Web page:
Rules are suffocating, their mere existence a constraint, bound by our own machinations. To create is to liberate. To break rules is to break free. Bach should be terrified of Ornette Coleman, and I’d reckon Chaplin would be dizzy after a Harmony Korine film.

Ambient music exists at the very end of the spectrum, and by definition alone, it is fiercely post-modern and non-musical in every traditional sense. Coined by Brian Eno, it disposes of structure and composition in favour of features it deems more important, such as texture and atmosphere. Bizarrely, such an obtuse form of music would become near ubiquitous as it got relegated to the function of background music. It’s mood music, something to relax to. It’s soft and simple.

You wouldn’t hear Tim Hecker playing at an airport or the dentist. Hecker eschews the idioms of ambient music which easily cast it, by the disinterested listener, as muzak. Throughout his career, spanning various albums and styles, Hecker’s brand of ambient music is loud and purposeful, strictly requiring your attention. His music is amorphous, almost as if it were the mutation of sound as music. Perhaps it is even lazy to characterise his brand of music as “ambient”. Hecker’s output, as he states, is an extension of his “obsession with ether and things that aren’t fully formed”, and is “fog-based”, almost embodying a life of its own. His albums are entirely encapsulated, almost as if it is one song, as he conjures abstract soundscapes with what seems like an endless palette of sonic textures.

With the seminal Ravedeath, 1972, we saw Hecker incorporate more live music into his compositions. Among the distorted drones and aggressive synthesisers, we occasionally caught glimpses of a piano - though disfigured and mutated. Each release thereafter would seek to feature more instrumentation and live recordings, with Virgins being centred around haunting piano phrases and Love Streams manipulating choral samples. Konoyo takes this one step further, stepping into electro-acoustic territory, with its music heavily influenced by Gagaku, the imperial court music of Japan that had its heyday in the Heian Period, in the 9th Century.

_Konoyo_’s stylistic origins are traceable to the late Jóhann Jóhannsson, as Hecker revealed in an interview with The Japan Times. During his recording sessions with Jóhannsson, who provided choral arrangements for Love Streams, the composer introduced him to the music of Gagaku. With this album Hecker sought to subvert the “super-dense, kind of effect-laden” sound he had put forth in albums prior, and explore notions of negative space, as inspired by the ancient Japanese art form. “There was so much restraint in the music of Gagaku, and just this kind of power.”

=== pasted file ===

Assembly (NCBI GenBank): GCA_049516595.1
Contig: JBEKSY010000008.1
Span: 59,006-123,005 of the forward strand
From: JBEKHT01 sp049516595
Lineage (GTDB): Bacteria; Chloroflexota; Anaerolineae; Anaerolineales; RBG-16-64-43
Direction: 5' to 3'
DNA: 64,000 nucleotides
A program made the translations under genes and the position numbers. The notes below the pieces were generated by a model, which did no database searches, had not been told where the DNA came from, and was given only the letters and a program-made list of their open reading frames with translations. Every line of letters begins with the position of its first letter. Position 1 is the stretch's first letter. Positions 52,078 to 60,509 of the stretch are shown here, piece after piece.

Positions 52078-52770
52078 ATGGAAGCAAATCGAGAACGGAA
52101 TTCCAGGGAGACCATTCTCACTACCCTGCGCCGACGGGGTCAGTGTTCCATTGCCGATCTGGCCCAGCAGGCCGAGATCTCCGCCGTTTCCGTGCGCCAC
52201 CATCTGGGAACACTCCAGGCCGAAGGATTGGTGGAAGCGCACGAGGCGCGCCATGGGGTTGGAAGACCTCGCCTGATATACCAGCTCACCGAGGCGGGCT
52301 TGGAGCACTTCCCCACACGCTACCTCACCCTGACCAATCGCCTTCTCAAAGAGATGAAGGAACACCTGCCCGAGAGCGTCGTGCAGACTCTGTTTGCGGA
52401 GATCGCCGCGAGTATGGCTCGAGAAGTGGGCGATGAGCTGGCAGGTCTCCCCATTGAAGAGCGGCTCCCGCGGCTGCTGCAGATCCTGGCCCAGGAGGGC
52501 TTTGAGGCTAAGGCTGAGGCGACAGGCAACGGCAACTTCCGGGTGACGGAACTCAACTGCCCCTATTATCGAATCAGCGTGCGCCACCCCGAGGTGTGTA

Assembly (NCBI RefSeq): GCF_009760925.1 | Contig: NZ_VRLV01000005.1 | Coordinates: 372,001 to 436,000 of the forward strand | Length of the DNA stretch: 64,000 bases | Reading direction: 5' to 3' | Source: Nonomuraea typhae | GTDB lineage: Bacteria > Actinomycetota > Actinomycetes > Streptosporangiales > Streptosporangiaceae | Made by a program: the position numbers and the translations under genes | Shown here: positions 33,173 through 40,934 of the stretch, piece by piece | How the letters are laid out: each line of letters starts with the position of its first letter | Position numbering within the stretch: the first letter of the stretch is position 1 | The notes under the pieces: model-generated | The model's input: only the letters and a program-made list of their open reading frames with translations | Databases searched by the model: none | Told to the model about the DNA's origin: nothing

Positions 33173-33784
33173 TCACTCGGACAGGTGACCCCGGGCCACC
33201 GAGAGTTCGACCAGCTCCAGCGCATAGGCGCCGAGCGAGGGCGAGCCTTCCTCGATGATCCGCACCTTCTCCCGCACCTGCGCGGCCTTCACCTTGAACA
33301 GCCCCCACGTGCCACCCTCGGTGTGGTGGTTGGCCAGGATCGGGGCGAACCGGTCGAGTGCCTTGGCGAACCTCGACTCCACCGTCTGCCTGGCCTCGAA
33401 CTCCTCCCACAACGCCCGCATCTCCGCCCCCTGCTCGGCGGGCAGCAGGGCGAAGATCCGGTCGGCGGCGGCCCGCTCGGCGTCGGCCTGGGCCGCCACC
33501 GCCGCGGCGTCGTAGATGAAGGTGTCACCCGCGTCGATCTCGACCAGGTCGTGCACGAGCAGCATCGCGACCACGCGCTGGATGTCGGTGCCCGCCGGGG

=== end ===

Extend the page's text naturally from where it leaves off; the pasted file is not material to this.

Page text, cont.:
Konoyo sees Hecker working with the improvisational compositions of a group of Gagaku musicians. Recorded in a temple in Tokyo, his latest album is a dramatic departure from the sound that dominated the majority of his previous output. On Konoyo we are equally privy to passages of live instrumentation and synthesised distortions. The Canadian musician’s new-found compositional language is profound and abstract, as he pieces together a collage of sharp, glassy synthesisers with ominous ceremonial instrumentation, narrating a disorienting, dissonant rendition of the apocalypse. The soundscapes swirl patiently while gliding synthesisers wail. For Hecker, the world does not end in a blinding blaze of heat. It is however, cold, and we suffer slowly, and acceptingly.

An impressionist masterpiece, Konoyo stands tall amongst the rest of the year’s music. Hecker pulls more from the post-rock cookbook than ever before and presents one of his most thought provoking and complete works to date. Konoyo is futuristic while nostalgic, it is hopeful yet despondent, foreboding yet majestic. Here, he perfects what he ultimately failed to do in Love Streams. The music on Konoyo wails painfully, but I’m not quite sure what Hecker is trying to tell us. Perhaps that we are slowly crumbling away, day after day. I think he’s right.

- 4 stars